Clearly, just from that sentence you can see a plot emerging. Wild is fun-loving, but Daviat is a stick in the mud. He guards her to keep her in line while she’s impersonating the princess, and you can think of all the situations where they could connect since they’re together 24/7.

Here’s another fill in the blank to be applied to the second act of your novel (or at least it shouldn’t happen in the beginning if you’re writing a romance):

(Squishy) proves his/her love when he/she (blanks) for (MC).

My example: Daviat proves his love when he runs away from the castle with Wild to protect her.

Once you’ve completed that, here are some general romance tips:

  • If your main genre is romance, you need subplots. You can’t have an entire novel of MC and Squishy falling in love.
  • Avoid love triangles, please.
  • No matter what genre you’re writing, your characters CANNOT fall in love instantly unless they acknowledge that it is way too sudden but they can’t stop it OR you’re using as a plot device in YA like, “Oh silly teenager you think you’re in love.” By taking out the slow progression of romance, you’re killing the genre.

Anyways, I hope this helped! Part three will be sub-plots!

NaNoWriMo For Newbies – Part Two, Your MC

So, you’ve got your plot. A basic one, at least. Now you need a character. I think it’s important to develop your character before fully developing your plot, because your character can change the plot. My nano novel was going to be about a girl who was a shapeshifter, but shapeshifting had to be her secret power that she was afraid of. Once I learned more about my character, I realized that Wild would think that shapeshifting was AWESOME. She would LOVE it. So I had to change her power, which changed the plot.

In my opinion, the best way to develop your character is to take as many character quizes as you can. Not the “Your Character is XYZ” type of quiz, but the ones that ask you tons of questions about your characters. Quizes for dating sites might work too. Here are some sample questions that you all can start with.

What is your character’s full name?

Wistar “Wild” Banister

Who are your character’s parents?

She was raised by a washerwoman and her husband along with her three daughters. Wild’s real parents are hidden to avoid possible spoilers, but I know who they are 😉

What does your character look like? (Tip: Never should this entire description appear in your novel in one area.)

She has short black hair and bright purple eyes. Her skin is very pale, almost white, and she’s a very dainty woman. She looks very young and has a slender nose and red lips.

Does your character have any quirks, strange mannerisms, annoying habits, or other defining characteristics?

She’s eager to talk to anyone new she sees, almost like a dog. She trusts everyone she meets and thinks that everyone has good inside of them. She gets annoyed when someone doesn’t want to do whatever fun thing comes into her head (like climb a tree or go swimming).

Has your character had his/her first kiss? Is he/she a virgin? Are they currently in a relationship?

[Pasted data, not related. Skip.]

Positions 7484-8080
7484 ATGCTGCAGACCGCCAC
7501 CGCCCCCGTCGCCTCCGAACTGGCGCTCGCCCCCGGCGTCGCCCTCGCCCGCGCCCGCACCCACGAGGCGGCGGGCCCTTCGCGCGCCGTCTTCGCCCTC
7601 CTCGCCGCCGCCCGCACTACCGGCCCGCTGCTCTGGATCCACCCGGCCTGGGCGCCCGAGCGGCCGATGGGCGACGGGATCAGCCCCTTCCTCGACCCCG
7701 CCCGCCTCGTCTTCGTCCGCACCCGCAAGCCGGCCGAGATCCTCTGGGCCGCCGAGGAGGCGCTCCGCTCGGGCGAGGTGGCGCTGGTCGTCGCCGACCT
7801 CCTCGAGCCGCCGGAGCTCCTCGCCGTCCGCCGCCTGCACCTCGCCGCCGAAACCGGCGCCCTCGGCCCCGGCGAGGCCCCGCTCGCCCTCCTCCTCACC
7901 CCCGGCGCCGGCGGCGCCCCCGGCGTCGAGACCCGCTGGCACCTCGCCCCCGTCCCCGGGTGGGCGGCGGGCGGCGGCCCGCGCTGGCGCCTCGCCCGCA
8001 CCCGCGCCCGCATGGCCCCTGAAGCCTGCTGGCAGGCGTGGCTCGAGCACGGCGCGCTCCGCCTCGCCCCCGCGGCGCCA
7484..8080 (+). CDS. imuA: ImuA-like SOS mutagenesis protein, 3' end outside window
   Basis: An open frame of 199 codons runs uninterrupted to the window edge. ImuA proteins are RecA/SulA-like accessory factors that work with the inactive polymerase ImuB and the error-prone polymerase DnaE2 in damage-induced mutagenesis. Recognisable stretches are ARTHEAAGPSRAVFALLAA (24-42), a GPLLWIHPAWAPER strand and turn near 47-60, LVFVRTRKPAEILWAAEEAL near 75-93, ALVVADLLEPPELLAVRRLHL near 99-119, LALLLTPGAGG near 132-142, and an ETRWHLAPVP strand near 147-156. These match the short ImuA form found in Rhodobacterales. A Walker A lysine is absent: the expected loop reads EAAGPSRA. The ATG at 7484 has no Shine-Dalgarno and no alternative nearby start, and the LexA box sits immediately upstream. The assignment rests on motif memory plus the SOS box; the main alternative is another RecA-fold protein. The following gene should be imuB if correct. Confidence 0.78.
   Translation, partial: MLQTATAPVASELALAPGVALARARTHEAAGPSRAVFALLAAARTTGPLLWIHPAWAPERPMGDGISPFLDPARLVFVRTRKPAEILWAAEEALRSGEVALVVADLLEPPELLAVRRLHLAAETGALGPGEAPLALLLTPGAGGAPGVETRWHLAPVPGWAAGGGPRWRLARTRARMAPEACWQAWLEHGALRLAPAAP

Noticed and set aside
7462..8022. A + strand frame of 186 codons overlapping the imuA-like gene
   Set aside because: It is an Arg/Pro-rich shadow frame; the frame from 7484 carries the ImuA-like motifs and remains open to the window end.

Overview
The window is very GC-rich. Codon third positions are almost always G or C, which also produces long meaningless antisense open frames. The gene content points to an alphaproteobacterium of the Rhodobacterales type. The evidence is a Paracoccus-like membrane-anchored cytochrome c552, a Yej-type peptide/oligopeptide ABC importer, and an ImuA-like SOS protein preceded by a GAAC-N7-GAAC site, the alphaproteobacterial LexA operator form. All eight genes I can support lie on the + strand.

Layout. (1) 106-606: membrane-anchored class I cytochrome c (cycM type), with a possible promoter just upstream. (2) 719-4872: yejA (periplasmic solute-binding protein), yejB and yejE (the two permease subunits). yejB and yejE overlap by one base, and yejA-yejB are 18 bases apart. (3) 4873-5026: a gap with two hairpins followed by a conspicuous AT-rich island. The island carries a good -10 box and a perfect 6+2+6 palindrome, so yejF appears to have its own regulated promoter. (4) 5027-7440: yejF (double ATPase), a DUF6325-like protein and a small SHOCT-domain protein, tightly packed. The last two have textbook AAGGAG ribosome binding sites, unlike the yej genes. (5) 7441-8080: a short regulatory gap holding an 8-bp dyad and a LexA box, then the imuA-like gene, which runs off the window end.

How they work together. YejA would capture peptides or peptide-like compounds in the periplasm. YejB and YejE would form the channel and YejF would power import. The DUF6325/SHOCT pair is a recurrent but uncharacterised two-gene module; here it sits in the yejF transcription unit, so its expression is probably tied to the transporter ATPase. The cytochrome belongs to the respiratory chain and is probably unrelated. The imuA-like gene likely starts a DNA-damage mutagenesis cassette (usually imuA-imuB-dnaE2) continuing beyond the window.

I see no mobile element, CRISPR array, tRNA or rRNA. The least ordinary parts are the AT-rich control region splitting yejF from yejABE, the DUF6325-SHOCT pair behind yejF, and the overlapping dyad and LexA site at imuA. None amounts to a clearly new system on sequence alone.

No, yes, no.

Who means the most to your character (at the start of the novel)?

Quade. He found her when she thought she would die from loneliness. Granted, he’s the only person she interacts with, and if her dog was a person she’d probably pick her, but that’s that.

What is your character’s greatest fear?

That she’ll be lose control and end up completely alone again.

If your character could change one thing about him/herself, what would it be?

Wild wishes that she was just like everyone else, with a family and something to do every day other than run around with her dog.

 

I’ll leave you guys to find your own quizzes, because you might be able to find some tailored to your exact gender GENRE (I cannot believe I wrote gender, this is because the Amish people in Breaking Amish are wearing distractingly bright clothes). So go forth, flesh out your main character! You can do it for as many characters as you want, knock yourself out.

Next time we shall be talking about how to develop a love interest (so feel free to skip that for those of you not dealing in romance).

Part One is here.

How Writing Changes Over Time

I had to download Libre Office to be able to open all my old files to make this post for you guys. Unfortunately, I don’t have anything from when I just started writing, because that stuff was seriously horrible. Here is a sample (that I’m going to make up right now) of how my writing looked in 5th grade:

My name is Beth Raymone. I’m 13 and I have long black hair. I like to wear bangs that cover my eyes because I’m a goth. I walk to the bus stop in a MCR t-shirt and see my friend Becky.

“Hi Becky!” I said.

“Hi Beth! I think the bus will be late.” She said. She was wearing a purple hoodie and torn black jeans. She had on a blue beanie and rings on every finger. She was 14, one year older than me, but we’d been friends our whole lives because our moms had been friends in high school.

“Probably.” I said.

“Let’s just skip school today.” She said.

“Alright, what do you want to do?” I said.

“I just got this letter from my dad.” She said. Becky had never met her dad. He left her mom before she was born. “He’s in a hospital dying of cancer. We should go visit him.”

And so on. I assure you, it was even worse than that.

Here is something I wrote in high school: